Results and Discussion

Our initial experiment was performed with enaminone 1a and iodonium ylide 1b in the presence of [Cp*RhCl2]2 (5 mol %) as the catalyst, AgSbF6 (10 mol %) and KOAc (50 mol %) as additives in 1,2-dichloroethane (DCE) at 100 °C for 16 hours. To our delight, the desired isocoumarin 3aa was obtained in 42% yield (Table 1, entry 1). Then, the influence of solvents has been subsequently investigated. As a result, DCE proved to be the optimal solvent, while other commonly used solvents such as toluene, dioxane, and ethanol gave inferior yields (Table 1, entries 2–4, 14–39%). Further screening of bases did not improve the outcome of the product, whereas 63% yield of 3aa was obtained when acetic acid was added into the reaction system (Table 1, entry 8). Increasing the amount of acetic acid significantly improved the reaction efficiency delivering product 3aa in 80% yield (Table 1, entry 9). The choice of a suitable catalyst was the key factor for the success of this reaction since only a trace amount of 3aa can be obtained by using [{Ru(p-cymene)Cl2}]2 as a catalyst (Table 1, entry 10).

Table 1: Optimization of the reaction conditionsa.

[Graphic 1]
entry catalyst additive solvent yieldb
1 [Cp*RhCl2]2 KOAc DCE 42
2 [Cp*RhCl2]2 KOAc toluene 39
3 [Cp*RhCl2]2 KOAc dioxane 16
4 [Cp*RhCl2]2 KOAc EtOH 14
5 [Cp*RhCl2]2 Cs(OPiv)2 DCE 47
6 [Cp*RhCl2]2 Cs(OAc)2 DCE 51
7 [Cp*RhCl2]2 K2CO3 DCE 27
8 [Cp*RhCl2]2 AcOH DCE 63
9c [Cp*RhCl2]2 AcOH DCE 80
10 [{Ru(p-cymene)Cl2}]2 AcOH DCE trace

aStandard conditions: 1a (0.2 mmol), 2a (0.6 mmol), catalyst (5 mol %), AgSbF6 (10 mol %), additive (0.5 equiv), solvent (2.0 mL) at 100 °C for 16 h. bIsolated yields. cAcOH (5.0 equiv) was used.

With the optimal conditions in hand, we then investigated the scope of this Rh-catalyzed C–H activation/annulation cascade reaction. As shown in Scheme 2, a range of functionalized enaminones were compatible with this Rh-catalytic system, furnishing the corresponding isocoumarin products in satisfying yields. For example, enaminones bearing electron-donating (Me, OEt and t-Bu), as well as electron-withdrawing groups (F, Cl, Br, I, CF3, CN and NO2) at ortho, meta or para-positions were well tolerated in this transformation, delivering a variety of structurally diverse isocoumarins in an efficient manner (3aaqa, 43–82%). It is worth mentioning that the tolerance of halogen substituents (Cl, Br and I) may open up a new opportunity for further transition-metal-catalyzed cross-coupling reactions. Sensitive groups, such as ester, trifluoromethyl and nitro substituents, were retained unchanged in the final products (3ja, 3ka, 3ma, and 3na). Also the strongly coordinating thioether substituent proved to be suitable for this protocol, providing the desired product 3ea in 76% yield. Moreover, under the standard conditions, 3-thienyl and 2-naphthyl-substituted enaminones were smoothly coupled with iodonium ylide 1b to give the expected isocoumarins 3ra and 3sa in 60% and 78%, respectively.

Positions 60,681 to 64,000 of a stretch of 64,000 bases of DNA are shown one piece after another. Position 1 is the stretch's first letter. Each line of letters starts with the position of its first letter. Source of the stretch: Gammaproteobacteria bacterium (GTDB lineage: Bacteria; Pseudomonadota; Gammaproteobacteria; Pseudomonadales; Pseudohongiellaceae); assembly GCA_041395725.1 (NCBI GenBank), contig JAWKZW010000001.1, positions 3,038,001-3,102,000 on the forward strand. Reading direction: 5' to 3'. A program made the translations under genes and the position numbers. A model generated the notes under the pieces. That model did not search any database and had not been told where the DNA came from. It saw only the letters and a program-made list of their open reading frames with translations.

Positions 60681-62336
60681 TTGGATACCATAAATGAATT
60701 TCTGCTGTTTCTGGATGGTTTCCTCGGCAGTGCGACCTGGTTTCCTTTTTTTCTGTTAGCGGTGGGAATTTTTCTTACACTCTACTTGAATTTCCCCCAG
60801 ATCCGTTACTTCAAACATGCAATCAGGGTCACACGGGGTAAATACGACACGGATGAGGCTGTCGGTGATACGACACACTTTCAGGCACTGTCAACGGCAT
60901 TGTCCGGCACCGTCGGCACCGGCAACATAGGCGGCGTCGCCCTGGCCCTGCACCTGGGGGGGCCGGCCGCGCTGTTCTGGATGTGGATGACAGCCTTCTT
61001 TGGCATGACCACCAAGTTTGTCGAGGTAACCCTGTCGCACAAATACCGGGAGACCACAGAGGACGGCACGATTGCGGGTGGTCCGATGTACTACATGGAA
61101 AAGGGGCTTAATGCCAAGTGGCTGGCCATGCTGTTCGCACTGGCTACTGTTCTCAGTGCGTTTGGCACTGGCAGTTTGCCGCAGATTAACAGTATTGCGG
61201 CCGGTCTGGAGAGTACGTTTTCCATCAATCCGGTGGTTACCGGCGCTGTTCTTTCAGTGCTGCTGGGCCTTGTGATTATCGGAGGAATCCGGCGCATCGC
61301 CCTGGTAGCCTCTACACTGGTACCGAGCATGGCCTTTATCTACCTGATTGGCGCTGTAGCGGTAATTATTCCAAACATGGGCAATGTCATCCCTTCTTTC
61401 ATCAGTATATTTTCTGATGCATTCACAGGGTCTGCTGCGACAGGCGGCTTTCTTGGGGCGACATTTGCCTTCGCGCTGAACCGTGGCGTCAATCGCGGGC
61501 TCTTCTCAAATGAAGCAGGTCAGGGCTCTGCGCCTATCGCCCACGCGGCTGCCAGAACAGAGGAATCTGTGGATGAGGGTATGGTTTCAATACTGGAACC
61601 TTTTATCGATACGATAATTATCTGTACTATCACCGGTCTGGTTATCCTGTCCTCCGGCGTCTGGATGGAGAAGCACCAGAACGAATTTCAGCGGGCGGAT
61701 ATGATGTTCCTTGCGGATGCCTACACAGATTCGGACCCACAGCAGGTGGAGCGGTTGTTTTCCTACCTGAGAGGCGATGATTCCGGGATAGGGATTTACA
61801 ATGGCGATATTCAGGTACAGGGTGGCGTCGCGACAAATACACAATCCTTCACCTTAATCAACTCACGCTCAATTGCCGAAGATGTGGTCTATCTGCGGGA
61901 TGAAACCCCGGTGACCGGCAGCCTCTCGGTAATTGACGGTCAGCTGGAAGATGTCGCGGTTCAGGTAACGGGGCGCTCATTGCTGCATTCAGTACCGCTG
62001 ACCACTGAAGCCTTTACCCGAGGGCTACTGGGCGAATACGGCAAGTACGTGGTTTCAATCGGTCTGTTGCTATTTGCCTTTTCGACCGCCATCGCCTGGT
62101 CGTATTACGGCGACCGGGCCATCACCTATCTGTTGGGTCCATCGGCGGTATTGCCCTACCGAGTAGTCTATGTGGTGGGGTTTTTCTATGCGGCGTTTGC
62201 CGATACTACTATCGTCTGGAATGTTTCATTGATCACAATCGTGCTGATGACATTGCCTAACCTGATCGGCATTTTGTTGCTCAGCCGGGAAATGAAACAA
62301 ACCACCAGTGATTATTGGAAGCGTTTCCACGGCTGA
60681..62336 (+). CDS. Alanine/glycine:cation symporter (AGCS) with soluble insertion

Scheme 2: Scope of enaminones.

Next, we sought to test the generality of this reaction with respect to iodonium ylides. As outlined in Scheme 3, iodonium ylides featuring dimethyl, methyl, and phenyl groups underwent the current reaction efficiently, delivering the desired products 3abae in moderate to good yields (43–93%).


Scheme 3: Scope of iodonium ylides.